Images Sometimes Tremble: Encounters with Durational Cinema

Curated Manifestos
'Images Sometimes Tremble: Video-Essays In The Age Of Telepolitics' hosted by The Otolith Group

In a contemporary context characterised by the resurgence in activist documentary and the turn towards documentary in contemporary artists moving image practice, Images Sometimes Tremble proposes an encounter with a more elusive tendency, one that exists within the domains of archive and poetics and between the zones of historicity and fabulation: the essay-film. Strangely overlooked by critics, this interstitial, tangential tendency has retained a persistent popularity with generations of artists across the world. Each work is accompanied by a presentation by theorists Kodwo Eshun, Nicole Wolf, Brian Holmes and Chris Berry that situate the work in a series of theoretical contexts that allow multiple entry points for discussion.

Kodwo Eshun and Anjalika Sagar of The Otolith Group present a rare opportunity to see Videogramme einer Revolution (Videogrammes of a Revolution, Germany/Romania, 1992)by renowned essay- film maker Harun Farocki and media philosopher Andrei Ujica. The directors have assembled their account of the 1989 Romanian revolution from TV and amateur video footage of the events Videogramme reflects upon the emergence of a telepolitics in which the camera does not merely report but instead catalyses and participates in the production of a new political space that comes into existence before our ears and eyes.


A screening of Coco Fusco's Operation Atropos (2006) followed by lecture by Brian Holmes. The British debut of artists and critic Coco Fusco's latest video-work Operation Atropos promises to be a special event. With eager art students in tow, Fusco signs up for an intensive field course in U.S. military interrogation techniques. This demanding program involves an immersive simulation of the POW experience that makes for uneasy watching and raises difficult questions about the changing relations between femininity, militarization and the privatisation of torture.


A screening of Zhou Hongxiang's The Red Flag Flies, followed by lecture by Chris Berry. A rare opportunity to see Zhou HongXiang's extraordinary video-essay screened here in its full 70 minute version. The Red Flag Flies restages the Maoist tropes of the Cultural Revolution as a theatre of provocation. Maoist poems, slogans and icons are reworked as incongruous tableaux that move across time and place with dazzling iconoclasm. Neither narrative nor documentary, The Red Flag Flies is a series of rhythmically arranged episodes whose cumulative effect is defiantly singular.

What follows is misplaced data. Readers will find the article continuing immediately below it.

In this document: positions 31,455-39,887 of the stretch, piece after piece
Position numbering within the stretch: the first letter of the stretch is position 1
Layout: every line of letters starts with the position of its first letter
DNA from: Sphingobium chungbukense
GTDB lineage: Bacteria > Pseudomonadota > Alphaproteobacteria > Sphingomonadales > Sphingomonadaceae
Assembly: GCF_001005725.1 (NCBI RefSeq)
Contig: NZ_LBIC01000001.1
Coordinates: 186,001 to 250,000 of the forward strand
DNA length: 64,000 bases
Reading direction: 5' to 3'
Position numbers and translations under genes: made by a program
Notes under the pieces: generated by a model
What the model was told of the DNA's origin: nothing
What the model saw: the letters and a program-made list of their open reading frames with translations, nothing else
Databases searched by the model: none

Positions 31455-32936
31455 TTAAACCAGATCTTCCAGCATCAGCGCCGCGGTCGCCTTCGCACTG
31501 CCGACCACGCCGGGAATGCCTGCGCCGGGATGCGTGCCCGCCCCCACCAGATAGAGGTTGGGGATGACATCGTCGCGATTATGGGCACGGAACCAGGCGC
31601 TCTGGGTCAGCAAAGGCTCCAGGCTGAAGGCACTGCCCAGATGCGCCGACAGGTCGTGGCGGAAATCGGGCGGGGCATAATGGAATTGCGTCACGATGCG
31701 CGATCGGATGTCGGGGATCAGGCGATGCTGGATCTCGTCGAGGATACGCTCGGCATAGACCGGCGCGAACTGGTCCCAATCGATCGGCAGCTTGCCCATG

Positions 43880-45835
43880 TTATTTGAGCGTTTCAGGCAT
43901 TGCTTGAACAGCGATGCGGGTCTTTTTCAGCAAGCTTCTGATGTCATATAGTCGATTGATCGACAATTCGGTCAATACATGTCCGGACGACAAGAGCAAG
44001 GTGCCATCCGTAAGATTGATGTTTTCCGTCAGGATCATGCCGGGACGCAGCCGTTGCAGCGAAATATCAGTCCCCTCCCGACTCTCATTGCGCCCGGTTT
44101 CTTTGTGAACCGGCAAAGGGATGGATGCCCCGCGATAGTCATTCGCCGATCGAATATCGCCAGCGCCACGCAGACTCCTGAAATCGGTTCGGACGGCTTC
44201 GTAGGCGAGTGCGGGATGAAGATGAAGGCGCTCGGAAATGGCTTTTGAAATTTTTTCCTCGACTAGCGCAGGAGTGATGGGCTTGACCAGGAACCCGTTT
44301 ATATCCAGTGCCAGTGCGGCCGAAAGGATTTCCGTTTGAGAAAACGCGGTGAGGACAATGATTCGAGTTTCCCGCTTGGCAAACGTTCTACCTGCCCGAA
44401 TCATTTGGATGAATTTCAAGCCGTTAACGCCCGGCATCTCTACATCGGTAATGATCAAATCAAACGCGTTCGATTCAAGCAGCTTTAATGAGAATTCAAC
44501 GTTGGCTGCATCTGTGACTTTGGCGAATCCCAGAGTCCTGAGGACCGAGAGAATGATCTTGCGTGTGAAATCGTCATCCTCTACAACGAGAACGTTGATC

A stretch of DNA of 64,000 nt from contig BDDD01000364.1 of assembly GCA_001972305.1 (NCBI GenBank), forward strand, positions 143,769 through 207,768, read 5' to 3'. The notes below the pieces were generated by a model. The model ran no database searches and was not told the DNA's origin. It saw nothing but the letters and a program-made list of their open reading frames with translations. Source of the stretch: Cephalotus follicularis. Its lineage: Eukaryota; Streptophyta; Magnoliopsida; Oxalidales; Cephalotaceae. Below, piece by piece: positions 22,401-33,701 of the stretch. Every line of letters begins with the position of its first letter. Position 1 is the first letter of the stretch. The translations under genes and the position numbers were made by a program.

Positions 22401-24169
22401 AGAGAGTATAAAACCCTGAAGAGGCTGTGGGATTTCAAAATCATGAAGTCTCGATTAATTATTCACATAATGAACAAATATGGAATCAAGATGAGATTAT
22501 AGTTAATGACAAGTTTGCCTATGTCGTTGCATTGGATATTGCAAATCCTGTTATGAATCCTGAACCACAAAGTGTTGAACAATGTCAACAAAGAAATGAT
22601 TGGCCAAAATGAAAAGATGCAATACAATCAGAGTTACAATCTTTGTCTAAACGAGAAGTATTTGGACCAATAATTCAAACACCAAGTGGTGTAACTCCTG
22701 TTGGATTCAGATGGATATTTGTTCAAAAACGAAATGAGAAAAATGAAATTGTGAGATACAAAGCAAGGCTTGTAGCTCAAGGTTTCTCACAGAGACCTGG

Screenings of Amar Kanwar's A Season Outside (India, 1998) and To Remember (India, 2003) followed by lecture and discussion led by Nicole Wolf. Amar Kanwar achieved recognition when A Season Outside was screened at Documenta XI in 2002 to major acclaim. The film is a meditation on the poetics and politics of non-violence prompted by Kanwar's question: Can non-violence prevail in a context of persistent, intractable atrocity? Navigating between legends, anecdotes, memories of Partition in 1947 and government inquiries into Mahatma Gandhi's philosophy of Satyagraha, this visual essay refuses to propose easy solutions. To Remember is a portrait of Birla House, the site of Mahatma Gandhi's assassination on January 30, 1948. Located in Delhi, Birla House has become a gallery and shrine attracting hundreds of visitors daily. This short silent film is an homage to Gandhi as well as the visitors who embody the spirit of his pacifist teachings. Against the backdrop of a surge in militant, Hindu nationalism, Kanwar's work is particularly telling. Clearly, the historical turn of events from non-violence to nuclear armament, suggest a deep ambivalence about Mahatma Gandhi's legacy.


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